Flu activity on the rise in the United Kingdom

The U.K.'s Health Protection Agency announced on Thursday that flu activity indicators continue to rise, including admissions to intensive care, general practitioner consultations and the proportion of calls to NHS Direct.

Richard Peabody, the head of seasonal flu surveillance at the HPA, said that the increase in flu activity is typical for this time of year. He said that vaccine uptake figures for elderly patients were encouraging this season.

"Latest vaccine uptake figures for one of the 'at risk' groups - the over 65 age group - are encouraging, with more than 70 percent taking up the offer of the flu vaccine," Peabody said. "Among those in an 'at risk' group under 65 years of age, uptake is just under 50 percent and around 40 percent of pregnant women and healthcare workers have accepted the offer of vaccination this season."

Peabody said that vaccination was the most important method of preventing flu transmission and complications.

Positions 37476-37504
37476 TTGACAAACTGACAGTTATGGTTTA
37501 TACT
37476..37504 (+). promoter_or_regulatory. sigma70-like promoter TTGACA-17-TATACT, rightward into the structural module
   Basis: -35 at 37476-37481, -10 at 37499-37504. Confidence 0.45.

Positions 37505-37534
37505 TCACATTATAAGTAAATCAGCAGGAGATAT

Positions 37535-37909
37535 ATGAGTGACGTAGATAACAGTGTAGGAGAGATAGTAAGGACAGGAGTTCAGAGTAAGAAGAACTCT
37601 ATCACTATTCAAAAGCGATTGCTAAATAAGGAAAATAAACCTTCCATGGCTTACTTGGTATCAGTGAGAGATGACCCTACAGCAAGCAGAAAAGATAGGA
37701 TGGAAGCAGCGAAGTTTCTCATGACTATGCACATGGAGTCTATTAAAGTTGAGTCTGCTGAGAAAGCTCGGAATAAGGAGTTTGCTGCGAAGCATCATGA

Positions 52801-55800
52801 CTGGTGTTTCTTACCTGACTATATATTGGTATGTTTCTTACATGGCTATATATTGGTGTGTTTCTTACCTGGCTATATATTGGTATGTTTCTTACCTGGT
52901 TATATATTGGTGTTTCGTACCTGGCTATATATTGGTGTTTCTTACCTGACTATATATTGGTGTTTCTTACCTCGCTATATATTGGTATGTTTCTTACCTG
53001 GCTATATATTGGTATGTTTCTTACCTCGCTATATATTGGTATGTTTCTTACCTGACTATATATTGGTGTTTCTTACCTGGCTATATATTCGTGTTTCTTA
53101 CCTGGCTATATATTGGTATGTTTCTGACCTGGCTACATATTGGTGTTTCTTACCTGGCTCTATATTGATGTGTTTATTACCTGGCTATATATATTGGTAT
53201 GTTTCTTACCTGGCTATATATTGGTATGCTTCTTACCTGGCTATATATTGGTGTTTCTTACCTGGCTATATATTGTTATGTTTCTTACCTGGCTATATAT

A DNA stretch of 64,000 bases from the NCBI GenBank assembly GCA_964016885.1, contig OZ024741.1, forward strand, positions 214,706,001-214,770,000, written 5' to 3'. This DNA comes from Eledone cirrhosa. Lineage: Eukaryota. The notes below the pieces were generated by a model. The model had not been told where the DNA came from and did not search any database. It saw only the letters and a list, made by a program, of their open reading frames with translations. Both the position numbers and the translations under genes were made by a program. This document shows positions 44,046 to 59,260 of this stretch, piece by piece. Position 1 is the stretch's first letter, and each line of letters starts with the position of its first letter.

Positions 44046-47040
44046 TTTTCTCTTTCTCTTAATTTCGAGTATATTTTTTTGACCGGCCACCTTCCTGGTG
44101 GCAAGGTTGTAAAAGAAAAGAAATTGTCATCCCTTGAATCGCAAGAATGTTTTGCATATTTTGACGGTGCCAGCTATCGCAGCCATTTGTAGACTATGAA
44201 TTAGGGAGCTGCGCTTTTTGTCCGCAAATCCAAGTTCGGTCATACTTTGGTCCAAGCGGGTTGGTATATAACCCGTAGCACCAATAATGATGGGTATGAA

"Vaccination against flu is still the most effective way of preventing the virus in people who are in an 'at risk' group, as they are more vulnerable to developing complications from flu," Peabody said. "This includes people with underlying conditions such as heart problems, diabetes, lung, liver or renal diseases and those with weakened immune systems, as well as older people and pregnant women."

Flu symptoms include fever, cough, sore throat and aching muscles and joints. Healthy people with the flu should stay at home, drink plenty of fluids, take pain relievers and rest.

"Although unpleasant, flu is a self-limiting illness and if you have flu it is best to stay at home until you are well," Peabody said. "If people in at risk groups develop symptoms consistent with flu, or if anyone's symptoms persist or become more severe, we advise they seek medical advice."